The team of six also worked on the film Bill in 2015. Written by Ben Willbond and Laurence Rickard, with the group playing multiple roles again, Bill is a film that imagines what happened in the life of William Shakespeare between the time he was recorded as living in Stratford and when he popped up several years later as a successful playwright in London. It is safe to say that the plot of the film – which involves a Spanish plot to kill Queen Elizabeth I – is probably not what went down, but it doesn’t matter when the film is this much fun.
Like Ghosts and Yonderland, Bill is aimed at that family audience, with stuff for the kids but also plenty of knowing humour for the adults too. Mathew Baynton is a wonderful, wide-eyed Shakespeare making his way in the world, whilst Willbond plays King Philip II of Spain with so much pantomime villainy that it is impossible not to be charmed. But honestly, the whole troupe is on top form in Bill; they stick to their frantic Yonderland pace but also show early signs of the more heartfelt moments of pathos and reflection that I think characterise Ghosts and make it something special.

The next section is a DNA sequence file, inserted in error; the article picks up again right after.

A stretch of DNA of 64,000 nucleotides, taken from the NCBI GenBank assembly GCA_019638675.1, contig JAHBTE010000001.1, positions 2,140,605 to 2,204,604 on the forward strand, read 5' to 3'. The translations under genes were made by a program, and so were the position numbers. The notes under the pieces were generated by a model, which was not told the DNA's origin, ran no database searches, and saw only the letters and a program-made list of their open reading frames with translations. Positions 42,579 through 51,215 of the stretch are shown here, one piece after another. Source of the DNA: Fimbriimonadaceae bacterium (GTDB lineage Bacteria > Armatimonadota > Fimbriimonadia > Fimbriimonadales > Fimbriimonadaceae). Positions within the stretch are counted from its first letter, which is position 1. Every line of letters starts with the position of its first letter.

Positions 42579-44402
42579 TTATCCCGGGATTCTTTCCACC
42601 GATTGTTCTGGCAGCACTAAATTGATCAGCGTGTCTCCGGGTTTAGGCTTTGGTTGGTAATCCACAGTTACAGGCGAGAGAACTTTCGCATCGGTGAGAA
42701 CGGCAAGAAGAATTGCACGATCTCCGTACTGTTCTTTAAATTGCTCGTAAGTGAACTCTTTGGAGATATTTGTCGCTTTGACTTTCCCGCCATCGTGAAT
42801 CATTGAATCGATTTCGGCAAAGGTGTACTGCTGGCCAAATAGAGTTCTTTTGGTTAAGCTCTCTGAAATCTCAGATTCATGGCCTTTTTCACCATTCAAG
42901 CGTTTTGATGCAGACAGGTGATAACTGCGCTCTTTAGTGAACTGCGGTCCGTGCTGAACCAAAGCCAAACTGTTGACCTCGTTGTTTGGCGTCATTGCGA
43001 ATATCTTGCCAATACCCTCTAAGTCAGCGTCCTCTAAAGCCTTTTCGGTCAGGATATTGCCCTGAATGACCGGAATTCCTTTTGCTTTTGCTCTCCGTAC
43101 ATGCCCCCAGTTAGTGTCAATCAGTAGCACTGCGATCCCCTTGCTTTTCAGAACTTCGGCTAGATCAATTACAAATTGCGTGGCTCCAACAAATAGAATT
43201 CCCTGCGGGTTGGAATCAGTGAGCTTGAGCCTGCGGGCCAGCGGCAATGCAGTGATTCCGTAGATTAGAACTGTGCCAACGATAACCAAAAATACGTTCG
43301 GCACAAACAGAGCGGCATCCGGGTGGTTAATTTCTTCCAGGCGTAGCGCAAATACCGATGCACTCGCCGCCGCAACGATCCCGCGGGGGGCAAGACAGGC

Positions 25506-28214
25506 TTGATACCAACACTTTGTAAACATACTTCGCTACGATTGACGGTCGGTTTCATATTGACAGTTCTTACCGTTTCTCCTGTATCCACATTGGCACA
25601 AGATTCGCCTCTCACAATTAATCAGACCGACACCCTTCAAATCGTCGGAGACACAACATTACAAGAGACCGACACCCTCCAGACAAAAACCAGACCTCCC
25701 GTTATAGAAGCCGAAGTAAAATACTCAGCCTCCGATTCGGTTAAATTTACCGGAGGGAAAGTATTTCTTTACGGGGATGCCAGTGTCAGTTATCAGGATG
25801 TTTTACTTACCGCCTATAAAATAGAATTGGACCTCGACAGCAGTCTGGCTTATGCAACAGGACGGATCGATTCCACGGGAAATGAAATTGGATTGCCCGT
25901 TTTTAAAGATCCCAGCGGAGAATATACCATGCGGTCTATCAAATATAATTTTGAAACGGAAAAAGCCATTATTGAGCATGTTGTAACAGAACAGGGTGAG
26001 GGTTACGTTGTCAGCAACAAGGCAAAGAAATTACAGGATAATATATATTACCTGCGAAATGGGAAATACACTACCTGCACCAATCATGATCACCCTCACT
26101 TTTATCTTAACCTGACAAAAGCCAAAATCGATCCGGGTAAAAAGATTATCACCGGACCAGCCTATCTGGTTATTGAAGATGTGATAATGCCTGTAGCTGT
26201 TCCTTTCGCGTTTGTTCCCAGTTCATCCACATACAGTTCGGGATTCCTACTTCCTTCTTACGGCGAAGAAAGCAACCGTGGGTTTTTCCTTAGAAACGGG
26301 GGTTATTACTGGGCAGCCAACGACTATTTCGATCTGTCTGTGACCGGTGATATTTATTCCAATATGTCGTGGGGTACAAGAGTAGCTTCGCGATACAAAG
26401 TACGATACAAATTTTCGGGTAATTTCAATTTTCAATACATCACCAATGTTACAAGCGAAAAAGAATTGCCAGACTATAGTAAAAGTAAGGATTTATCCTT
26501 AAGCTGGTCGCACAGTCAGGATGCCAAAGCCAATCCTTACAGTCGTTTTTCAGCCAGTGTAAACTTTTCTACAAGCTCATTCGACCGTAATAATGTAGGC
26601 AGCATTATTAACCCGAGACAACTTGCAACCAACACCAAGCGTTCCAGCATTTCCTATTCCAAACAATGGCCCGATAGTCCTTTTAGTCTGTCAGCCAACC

Where to watch: Streaming on Amazon Prime.
3. The Wrong Mans
As I mentioned, all of the creative team behind Ghosts are prolific in their individual work. Mathew Baynton’s comedy-drama, The Wrong Mans – created with James Cordon – ran for two successful seasons before Cordon’s commitments in America led to the show being cancelled. Their characters, Sam (Baynton) and Phil (Cordon), get themselves mixed up in criminal web of activity when Sam answers a random ringing phone that he finds at a car crash.
Obviously, Baynton’s and Cordon’s comedy pedigree can’t be disputed, and The Wrong Mans was a critical success at the time. The Wrong Mans is ambitious in scope; it’s a sitcom, but the plotting is tight and intricate, more like your standard crime drama. The comedy, therefore, has more of an edge than that of Ghosts (or Gavin and Stacey, for that matter) but if you like Baynton’s dramatic and slightly hapless poet Thomas Thorne then you are bound to also root for Sam in The Wrong Mans.
Where to watch: Streaming on BBC iPlayer.